Gang-related violence sprung up in Mexico on Thursday leaving more than a dozen people dead, according to Mexican officials.
The gang-violence occurred in two towns early Thursday morning in Mexico’s Veracruz state.
A group of five armed men first robbed and killed four people who were loading vegetables into a truck in El Higo, according to Mexican government authorities.
The armed men later ambushed three passenger buses traveling on a highway between the towns of Tempoal and Panuco, robbing passengers and killing seven people.
The U.S. Consulate General issued a warning to Americans living in the area to “exercise caution” when traveling in the region and told U.S. citizens to avoid travel at night.
Authorities believe the deaths were part of a violent robbery spree linked to drug gangs in the region.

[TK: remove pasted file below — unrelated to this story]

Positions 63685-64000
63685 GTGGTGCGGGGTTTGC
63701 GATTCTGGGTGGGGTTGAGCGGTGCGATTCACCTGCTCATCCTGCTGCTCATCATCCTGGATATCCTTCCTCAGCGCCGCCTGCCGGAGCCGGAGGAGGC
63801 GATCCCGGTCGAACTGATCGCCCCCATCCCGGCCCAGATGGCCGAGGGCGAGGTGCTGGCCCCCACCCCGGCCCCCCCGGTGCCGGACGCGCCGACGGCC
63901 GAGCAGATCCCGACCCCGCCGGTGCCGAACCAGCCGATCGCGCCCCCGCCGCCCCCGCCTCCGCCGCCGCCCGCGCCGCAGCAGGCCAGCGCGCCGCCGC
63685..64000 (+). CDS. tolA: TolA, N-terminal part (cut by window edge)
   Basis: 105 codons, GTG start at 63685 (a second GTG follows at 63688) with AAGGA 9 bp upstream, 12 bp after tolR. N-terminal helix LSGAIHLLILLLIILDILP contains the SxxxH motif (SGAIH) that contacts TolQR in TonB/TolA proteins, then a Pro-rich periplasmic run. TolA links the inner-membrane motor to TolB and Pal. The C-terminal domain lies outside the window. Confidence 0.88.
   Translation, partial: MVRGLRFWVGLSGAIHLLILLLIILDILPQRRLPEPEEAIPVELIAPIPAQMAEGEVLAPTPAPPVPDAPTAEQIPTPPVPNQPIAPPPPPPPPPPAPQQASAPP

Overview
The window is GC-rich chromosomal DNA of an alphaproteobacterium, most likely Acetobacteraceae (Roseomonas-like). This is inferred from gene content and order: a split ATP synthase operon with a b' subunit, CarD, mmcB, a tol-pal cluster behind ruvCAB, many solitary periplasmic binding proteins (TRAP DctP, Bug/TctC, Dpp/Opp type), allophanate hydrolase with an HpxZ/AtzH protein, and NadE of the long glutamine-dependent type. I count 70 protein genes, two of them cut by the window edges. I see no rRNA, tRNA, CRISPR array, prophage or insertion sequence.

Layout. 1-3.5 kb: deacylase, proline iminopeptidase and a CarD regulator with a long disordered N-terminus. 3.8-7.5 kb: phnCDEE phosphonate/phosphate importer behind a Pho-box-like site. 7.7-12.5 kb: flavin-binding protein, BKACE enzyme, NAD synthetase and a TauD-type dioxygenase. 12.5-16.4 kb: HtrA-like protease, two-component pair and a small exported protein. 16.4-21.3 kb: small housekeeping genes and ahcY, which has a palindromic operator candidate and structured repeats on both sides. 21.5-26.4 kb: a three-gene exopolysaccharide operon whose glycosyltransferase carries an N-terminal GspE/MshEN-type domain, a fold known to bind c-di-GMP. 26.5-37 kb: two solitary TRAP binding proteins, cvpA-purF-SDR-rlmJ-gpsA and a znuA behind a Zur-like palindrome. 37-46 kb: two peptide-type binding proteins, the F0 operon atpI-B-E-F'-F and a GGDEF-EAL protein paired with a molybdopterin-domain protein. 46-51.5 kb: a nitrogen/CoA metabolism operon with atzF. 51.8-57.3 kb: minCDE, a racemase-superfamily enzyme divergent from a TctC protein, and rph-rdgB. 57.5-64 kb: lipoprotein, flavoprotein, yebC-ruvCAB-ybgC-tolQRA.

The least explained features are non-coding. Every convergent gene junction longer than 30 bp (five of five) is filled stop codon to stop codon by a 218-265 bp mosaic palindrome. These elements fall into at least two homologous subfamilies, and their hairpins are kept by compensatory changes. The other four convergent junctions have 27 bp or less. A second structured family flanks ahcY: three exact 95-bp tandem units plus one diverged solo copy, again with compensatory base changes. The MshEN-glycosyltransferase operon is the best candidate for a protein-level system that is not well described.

According to Mexico’s Defense Department, soldiers chased down and killed all five robbers.
The day before the attacks, federal officials informed residents that they would be disbanding police officials and sending in navy service members to patrol the streets.
The unprecedented move saw Veracruz Governor Javier Duarte firing all 900 municipal police members and handing the city over to the Mexican Navy.
The new approach to handling the Mexican drug crisis is an aim by government officials to push out gangs and corruption from the now highly volatile Veracruz-Boca del Rio municipality. Although previously spared from a majority of Mexico's drug violence, the region has witnessed increased levels violence over the last few months.
It remains unclear what the motive was behind the pre-Christmas violence, but the outburst has been blamed on Mexico’s powerful rival drug gangs known as the Zetas and the Gulf Cartel.
Mexico has been enthralled in a deadly drug war since 2006 that has left more than 40,000 people dead across the country.